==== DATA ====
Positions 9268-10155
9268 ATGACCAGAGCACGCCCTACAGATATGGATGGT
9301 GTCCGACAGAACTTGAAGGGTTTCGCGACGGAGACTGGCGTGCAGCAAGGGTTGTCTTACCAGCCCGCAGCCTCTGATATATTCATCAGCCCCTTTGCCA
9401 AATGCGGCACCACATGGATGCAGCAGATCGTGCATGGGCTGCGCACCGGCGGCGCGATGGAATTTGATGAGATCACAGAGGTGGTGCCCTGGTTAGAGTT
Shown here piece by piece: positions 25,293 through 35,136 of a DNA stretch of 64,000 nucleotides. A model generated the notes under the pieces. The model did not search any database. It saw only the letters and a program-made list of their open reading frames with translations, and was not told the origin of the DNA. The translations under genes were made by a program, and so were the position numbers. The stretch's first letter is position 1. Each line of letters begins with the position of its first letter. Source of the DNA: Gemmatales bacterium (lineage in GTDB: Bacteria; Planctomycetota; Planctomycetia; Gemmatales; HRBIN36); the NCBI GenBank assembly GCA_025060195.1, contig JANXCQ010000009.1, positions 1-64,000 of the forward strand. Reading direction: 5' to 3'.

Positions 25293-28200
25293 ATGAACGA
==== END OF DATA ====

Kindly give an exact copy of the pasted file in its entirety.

Positions 9268-10155
9268 ATGACCAGAGCACGCCCTACAGATATGGATGGT
9301 GTCCGACAGAACTTGAAGGGTTTCGCGACGGAGACTGGCGTGCAGCAAGGGTTGTCTTACCAGCCCGCAGCCTCTGATATATTCATCAGCCCCTTTGCCA
9401 AATGCGGCACCACATGGATGCAGCAGATCGTGCATGGGCTGCGCACCGGCGGCGCGATGGAATTTGATGAGATCACAGAGGTGGTGCCCTGGTTAGAGTT
Shown here piece by piece: positions 25,293 through 35,136 of a DNA stretch of 64,000 nucleotides. A model generated the notes under the pieces. The model did not search any database. It saw only the letters and a program-made list of their open reading frames with translations, and was not told the origin of the DNA. The translations under genes were made by a program, and so were the position numbers. The stretch's first letter is position 1. Each line of letters begins with the position of its first letter. Source of the DNA: Gemmatales bacterium (lineage in GTDB: Bacteria; Planctomycetota; Planctomycetia; Gemmatales; HRBIN36); the NCBI GenBank assembly GCA_025060195.1, contig JANXCQ010000009.1, positions 1-64,000 of the forward strand. Reading direction: 5' to 3'.

Positions 25293-28200
25293 ATGAACGA